How Far Back Can We Go?

How Far Back Can We Go?

Was Annaghdown parish populated during the time of Brian Boru and if so did the inhabitants ever hear of the great king? Well we know that St Brendan and St Briga with their communities lived in Annaghdown long before the times of Brian the brave. Dare we enquire how far back in time we can go regarding human habitation in this parish? We hit the jackpot way back in 1934 though few people knew about the discovery then, and perhaps not many know about it today. Remain in ignorance no longer for this is how it happened. At that time the local farmers were forced to try a variety of means available to them to eke out a living on their small holdings of land – not only by raising stock but by such enterprises as cultivating sugar beet or by selling turf, cabbages or potatoes. During the month of November 1934 potatoes were selling at 4d. per stone, butter at 1 shilling a lb., eggs at 2s. 6d. a score, hay at 25 shillings a cwt. while two year old heifers and bullocks would realise 46 each.

The Galway Peace Resolution of 1920

The Galway Peace Resolution of 1920

One hundred years ago at the end close of 1920, tensions were high across Ireland. November was a bloody month, with British Crown Forces intensifying their campaign of terror. The murder of Eileen Quinn from Kiltartan near Gort, a pregnant mother of four children, followed by the abduction and murder of Fr. Michael Griffin in Galway shocked the world. This was followed by `Bloody Sunday’ in which twenty individuals identified as British agents by Michael Collins and his comrades were targeted and fifteen killed. In revenge for these deaths, Auxiliaries and Black and Tans killed at least fourteen and injured dozens in and around Croke Park that afternoon. At the same time, two high-ranking IRA officers, Dick McKee and Peadar Clancy, as well as Clareman Conor Clune were being tortured by Auxiliaries in Dublin Castle. They had been picked up the night before having been betrayed by an informer. Their bodies were found the next day battered, bayoneted and shot to death. It was a big blow to the IRA, but morale was boosted a week later when at Kilmichael, Co. Cork, the 3rd West Cork Brigade ambushed an Auxiliary convoy, killing seventeen. On 29 November, possibly the most gruesome act of the conflict occurred with the abductions and brutal murders of the Loughnane brothers of Shanaglish near Gort by the Auxiliary Division of the RIC.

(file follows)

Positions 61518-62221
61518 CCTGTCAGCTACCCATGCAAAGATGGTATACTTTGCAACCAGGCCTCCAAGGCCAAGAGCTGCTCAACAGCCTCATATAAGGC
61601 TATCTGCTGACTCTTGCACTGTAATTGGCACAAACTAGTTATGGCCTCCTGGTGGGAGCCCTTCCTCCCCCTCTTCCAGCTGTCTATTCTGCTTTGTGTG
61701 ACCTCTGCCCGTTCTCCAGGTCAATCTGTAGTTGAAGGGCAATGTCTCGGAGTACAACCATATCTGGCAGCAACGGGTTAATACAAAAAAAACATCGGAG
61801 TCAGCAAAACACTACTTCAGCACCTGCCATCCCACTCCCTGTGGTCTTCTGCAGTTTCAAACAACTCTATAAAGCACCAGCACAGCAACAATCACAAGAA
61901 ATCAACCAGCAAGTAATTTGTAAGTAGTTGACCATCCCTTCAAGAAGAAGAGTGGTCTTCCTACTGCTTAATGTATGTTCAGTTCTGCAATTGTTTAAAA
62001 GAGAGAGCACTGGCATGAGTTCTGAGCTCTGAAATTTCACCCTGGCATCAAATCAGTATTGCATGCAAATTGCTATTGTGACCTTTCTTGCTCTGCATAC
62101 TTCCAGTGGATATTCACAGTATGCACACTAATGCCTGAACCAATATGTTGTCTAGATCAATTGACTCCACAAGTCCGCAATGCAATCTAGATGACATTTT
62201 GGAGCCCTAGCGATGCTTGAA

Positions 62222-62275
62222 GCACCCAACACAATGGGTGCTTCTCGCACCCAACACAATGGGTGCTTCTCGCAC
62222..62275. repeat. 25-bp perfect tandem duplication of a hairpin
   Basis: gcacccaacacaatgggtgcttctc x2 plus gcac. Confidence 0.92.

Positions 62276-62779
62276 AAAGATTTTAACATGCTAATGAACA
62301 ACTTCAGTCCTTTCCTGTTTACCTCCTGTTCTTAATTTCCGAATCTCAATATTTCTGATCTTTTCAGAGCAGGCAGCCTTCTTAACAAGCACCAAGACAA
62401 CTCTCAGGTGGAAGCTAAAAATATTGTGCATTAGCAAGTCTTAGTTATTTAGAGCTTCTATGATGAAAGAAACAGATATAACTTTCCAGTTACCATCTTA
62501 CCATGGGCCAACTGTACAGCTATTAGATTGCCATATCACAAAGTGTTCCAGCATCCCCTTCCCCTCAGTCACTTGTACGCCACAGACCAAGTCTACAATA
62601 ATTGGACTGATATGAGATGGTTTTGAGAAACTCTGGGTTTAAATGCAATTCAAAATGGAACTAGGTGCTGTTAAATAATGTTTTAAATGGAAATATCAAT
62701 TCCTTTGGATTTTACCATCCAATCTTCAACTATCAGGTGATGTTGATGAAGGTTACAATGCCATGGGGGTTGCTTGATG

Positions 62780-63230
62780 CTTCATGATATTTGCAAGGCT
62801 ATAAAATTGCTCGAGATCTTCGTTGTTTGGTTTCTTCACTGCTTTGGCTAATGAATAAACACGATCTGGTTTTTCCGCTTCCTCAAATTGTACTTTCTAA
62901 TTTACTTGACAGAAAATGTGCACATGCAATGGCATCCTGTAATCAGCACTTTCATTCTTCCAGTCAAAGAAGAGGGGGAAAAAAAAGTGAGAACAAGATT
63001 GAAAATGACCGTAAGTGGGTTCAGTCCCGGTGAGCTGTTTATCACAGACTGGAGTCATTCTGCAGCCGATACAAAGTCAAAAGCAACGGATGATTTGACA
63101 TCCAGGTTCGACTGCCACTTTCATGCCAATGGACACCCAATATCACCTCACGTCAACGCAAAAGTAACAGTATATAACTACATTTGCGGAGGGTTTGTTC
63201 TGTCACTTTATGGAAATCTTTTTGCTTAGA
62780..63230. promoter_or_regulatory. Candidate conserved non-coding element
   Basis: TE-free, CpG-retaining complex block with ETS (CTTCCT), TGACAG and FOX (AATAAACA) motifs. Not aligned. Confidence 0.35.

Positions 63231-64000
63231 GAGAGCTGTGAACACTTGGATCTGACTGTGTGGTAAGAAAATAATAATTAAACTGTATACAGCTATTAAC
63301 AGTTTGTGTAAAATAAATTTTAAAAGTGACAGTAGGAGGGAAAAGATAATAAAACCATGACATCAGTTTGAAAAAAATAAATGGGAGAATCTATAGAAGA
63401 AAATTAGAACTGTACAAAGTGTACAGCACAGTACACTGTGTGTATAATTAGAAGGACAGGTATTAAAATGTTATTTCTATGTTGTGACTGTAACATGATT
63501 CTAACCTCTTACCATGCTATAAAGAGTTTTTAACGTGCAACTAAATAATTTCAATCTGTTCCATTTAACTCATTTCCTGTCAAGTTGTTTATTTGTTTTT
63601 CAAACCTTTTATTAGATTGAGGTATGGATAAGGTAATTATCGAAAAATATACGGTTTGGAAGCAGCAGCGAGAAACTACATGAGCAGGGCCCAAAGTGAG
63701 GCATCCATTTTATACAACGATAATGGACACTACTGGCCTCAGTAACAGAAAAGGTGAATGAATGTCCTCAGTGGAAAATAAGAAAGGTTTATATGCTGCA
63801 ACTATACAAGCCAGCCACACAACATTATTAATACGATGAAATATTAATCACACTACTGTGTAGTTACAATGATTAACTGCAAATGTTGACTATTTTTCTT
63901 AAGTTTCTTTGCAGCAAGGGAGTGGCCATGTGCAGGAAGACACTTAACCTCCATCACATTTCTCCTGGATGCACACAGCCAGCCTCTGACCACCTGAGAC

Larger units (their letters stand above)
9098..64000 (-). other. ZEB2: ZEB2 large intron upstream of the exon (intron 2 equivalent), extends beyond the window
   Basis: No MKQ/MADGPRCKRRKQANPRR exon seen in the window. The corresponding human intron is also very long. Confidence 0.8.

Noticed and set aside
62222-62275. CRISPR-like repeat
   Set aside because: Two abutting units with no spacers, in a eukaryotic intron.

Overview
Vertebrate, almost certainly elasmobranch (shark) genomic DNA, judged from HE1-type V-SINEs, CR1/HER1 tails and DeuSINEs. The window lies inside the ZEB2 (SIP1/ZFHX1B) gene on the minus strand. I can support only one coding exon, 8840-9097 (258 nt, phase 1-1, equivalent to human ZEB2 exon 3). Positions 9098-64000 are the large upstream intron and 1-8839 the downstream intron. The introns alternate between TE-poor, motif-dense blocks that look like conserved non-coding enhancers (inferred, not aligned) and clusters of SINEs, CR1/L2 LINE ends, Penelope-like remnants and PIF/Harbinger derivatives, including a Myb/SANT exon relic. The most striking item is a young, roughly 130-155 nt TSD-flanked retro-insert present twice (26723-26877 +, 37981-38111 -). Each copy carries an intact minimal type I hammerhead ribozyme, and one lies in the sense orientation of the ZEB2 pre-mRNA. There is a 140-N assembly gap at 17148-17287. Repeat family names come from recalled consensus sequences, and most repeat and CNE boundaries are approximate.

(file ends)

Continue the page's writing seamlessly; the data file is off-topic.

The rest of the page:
The Franciscan Brothers in Corrandulla

The Franciscan Brothers in Corrandulla

The building was originally known as Annaghdown Monastery in the Post Office district of Drumgriffin. The first group of Brothers to come in 1851 comprised of four members. They were led by Br. Elias Silke, a renowned teacher of Irish and History. Among those he taught at Errew Monastery, Castlebar was Canon Ulick Bourke who later became a leading professor of Irish at Maynooth and who left him a signed copy of his famous “The College Irish Grammar” as a token of appreciation for his former teacher of Irish. Br. Francis Kelly was a native of Kilkerrin, Ballinasloe. Another member of the founding group Br. John Concannon travelled to New York later where he joined the Franciscan Brothers in Brooklyn. Br. Clement Halloran was the fourth member of the original group. On their arrival from Errew Monastery they were granted a three acre site by Francis Blake of Cregg Castle, on which they were directed to erect a monastery and school. According to a written account,the site comprised of nearly three acres of bare, rocky land”. Immediately on their arrival, the Brothers began to teach “in a small thatched house across from the Chapel”. Shortly afterwards they purchased a farm from John Butler, Esq. of Tonagarraun, and built a temporary dwelling house there while they were completing their monastery. This was probably a small building where the local supermarket now stands.

Back End of the Year

Back End of the Year